THE GAA HAVE reported a combined national deficit of €34.1m after the 2020 season was impacted hugely by the Covid-19 pandemic.
The Association’s annual finance report was released today with Director-General Tom Ryan describing the past year as ‘very damaging to the Association from a financial point of view.’
Ryan believes ‘the after effects will be felt for some years to come’ but did stress ‘our success is not defined by financial performance, and nor should it be.’
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The deficit combines the figures for the GAA at national level, for county and provincial boards and the Croke Park stadium.
With the majority of the championship action taking place after the financial year had ended on 31 October, a significant portion of 2020 revenues and championship costs have been deferred into the 2021 accounts.
For example of the €23m Covid support funding from the Government, only €13m has been recorded in the 2020 accounts.
Total revenue for the association last year was €50.49m, a steep drop from the €118.43m figured recorded in 2019.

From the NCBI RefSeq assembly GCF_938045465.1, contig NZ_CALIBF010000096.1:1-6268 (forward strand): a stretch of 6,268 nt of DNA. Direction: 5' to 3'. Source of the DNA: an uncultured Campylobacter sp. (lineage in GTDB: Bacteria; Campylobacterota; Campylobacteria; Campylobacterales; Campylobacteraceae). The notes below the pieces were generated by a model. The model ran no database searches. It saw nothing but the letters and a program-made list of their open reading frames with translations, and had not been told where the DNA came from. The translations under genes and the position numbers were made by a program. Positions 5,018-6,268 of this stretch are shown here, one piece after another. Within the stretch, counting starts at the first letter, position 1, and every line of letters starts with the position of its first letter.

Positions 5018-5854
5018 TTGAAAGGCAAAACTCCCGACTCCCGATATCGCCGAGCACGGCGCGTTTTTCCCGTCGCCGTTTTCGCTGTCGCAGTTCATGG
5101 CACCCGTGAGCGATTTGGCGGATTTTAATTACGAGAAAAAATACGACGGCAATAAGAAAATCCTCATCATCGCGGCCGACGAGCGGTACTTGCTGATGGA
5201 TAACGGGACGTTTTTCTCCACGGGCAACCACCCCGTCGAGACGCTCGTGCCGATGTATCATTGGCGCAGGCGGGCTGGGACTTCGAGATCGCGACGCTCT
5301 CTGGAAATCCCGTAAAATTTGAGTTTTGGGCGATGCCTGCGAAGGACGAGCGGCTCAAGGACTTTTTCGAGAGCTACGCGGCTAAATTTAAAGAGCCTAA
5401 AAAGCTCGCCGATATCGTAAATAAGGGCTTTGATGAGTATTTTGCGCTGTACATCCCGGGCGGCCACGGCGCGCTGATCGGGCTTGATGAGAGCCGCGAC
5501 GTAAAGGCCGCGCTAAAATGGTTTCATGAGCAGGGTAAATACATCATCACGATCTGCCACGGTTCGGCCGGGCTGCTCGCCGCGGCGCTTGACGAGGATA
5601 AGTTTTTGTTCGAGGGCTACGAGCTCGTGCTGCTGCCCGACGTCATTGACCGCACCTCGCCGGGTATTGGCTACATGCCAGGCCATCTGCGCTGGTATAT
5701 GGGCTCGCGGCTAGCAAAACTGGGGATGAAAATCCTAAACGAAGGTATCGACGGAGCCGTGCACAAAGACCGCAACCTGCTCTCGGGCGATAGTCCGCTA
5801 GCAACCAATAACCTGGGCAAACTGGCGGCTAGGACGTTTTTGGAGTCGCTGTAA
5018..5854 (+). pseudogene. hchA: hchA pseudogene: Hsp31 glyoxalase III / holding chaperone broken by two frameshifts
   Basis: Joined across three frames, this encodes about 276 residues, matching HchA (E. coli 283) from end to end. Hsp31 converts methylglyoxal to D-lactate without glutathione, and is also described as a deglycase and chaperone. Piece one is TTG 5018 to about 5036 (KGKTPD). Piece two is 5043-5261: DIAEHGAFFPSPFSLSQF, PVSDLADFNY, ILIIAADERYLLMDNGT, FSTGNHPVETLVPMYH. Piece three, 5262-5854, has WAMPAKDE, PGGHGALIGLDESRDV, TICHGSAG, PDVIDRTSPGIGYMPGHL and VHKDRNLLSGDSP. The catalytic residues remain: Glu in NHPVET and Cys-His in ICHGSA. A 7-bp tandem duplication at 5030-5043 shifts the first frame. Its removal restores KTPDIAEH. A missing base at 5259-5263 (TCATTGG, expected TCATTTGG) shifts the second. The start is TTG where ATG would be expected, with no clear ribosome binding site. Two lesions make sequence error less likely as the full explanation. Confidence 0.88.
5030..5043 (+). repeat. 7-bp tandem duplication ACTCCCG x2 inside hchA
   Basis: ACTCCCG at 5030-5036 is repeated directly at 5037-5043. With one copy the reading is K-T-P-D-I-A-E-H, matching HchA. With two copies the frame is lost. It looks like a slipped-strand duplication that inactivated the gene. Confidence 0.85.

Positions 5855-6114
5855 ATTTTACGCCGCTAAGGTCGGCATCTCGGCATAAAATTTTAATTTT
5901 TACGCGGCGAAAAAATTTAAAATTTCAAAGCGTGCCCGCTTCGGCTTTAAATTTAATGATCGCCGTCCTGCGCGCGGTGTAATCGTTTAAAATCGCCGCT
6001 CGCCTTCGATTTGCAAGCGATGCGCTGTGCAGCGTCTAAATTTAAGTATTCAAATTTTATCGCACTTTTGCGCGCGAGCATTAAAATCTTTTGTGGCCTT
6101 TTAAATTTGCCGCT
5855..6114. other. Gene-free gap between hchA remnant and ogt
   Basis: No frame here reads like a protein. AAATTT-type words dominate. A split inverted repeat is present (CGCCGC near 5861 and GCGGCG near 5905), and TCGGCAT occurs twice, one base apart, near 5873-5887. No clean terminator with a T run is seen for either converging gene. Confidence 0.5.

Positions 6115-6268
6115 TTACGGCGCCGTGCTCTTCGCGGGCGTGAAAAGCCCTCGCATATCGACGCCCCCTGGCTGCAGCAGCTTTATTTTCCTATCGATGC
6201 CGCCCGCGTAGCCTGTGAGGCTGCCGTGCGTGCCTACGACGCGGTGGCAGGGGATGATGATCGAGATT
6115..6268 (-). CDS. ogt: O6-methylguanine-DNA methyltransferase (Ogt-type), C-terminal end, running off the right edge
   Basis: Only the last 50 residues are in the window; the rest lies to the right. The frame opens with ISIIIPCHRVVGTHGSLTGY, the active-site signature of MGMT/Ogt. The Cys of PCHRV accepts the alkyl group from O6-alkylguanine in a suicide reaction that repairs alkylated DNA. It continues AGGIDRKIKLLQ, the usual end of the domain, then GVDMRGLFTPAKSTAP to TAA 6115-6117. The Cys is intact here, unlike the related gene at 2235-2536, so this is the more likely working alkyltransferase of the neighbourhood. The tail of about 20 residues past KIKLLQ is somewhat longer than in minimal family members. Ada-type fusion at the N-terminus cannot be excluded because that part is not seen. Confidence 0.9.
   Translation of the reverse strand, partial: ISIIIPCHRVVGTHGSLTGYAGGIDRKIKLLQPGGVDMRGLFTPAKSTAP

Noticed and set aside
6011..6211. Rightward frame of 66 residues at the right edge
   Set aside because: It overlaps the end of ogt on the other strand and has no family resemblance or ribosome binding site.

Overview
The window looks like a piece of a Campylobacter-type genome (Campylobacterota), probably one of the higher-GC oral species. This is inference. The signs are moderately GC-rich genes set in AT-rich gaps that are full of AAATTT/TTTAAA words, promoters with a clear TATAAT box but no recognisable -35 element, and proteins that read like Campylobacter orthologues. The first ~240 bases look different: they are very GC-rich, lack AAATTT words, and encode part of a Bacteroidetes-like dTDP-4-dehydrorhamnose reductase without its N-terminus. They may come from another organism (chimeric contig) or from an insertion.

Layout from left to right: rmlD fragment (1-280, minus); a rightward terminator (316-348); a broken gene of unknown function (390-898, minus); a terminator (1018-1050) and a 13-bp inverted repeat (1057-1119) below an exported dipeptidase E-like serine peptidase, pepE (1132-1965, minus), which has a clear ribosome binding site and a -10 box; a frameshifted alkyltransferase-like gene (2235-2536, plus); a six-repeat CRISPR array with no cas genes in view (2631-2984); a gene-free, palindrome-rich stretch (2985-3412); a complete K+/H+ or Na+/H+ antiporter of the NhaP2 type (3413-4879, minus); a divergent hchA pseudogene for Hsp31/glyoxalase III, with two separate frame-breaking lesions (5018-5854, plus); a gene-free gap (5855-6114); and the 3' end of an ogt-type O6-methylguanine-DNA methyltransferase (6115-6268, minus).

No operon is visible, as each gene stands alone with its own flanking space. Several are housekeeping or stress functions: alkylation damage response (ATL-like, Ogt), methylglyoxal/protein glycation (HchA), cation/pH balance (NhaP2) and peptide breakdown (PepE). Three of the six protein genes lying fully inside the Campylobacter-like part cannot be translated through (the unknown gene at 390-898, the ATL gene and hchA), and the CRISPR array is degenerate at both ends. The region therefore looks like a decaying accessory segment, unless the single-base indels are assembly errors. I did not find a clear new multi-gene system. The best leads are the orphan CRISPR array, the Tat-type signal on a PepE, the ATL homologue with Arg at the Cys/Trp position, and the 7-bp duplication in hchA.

With the concluding league games played behind closed doors, competition gate receipts fell from €5.5m in 2019 to €3.2m in 2020. As no fans attended championship games, the total gate receipts plummeted from €36m to €3.67m.
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Commercial income fell from €19.92m to €8.65m as both commercial and media contracts were renegotiated on a one-off basis to reflect the changed league and championship formats.
In terms of costs, the GAA saw match-day outgoings drop from €10.87m to €7.9m while stadium costs went from €5.5m to €2.6m.
Ryan says they have been in touch with the relevant Government authorities about funding for 2021 season and that provision was made in last year’s Budget for the sporting sector.
“We are going to be in the unfortunate position and nobody likes it, having to rely on the public purse, but we’ve flagged it already that this year is going to be challenging.”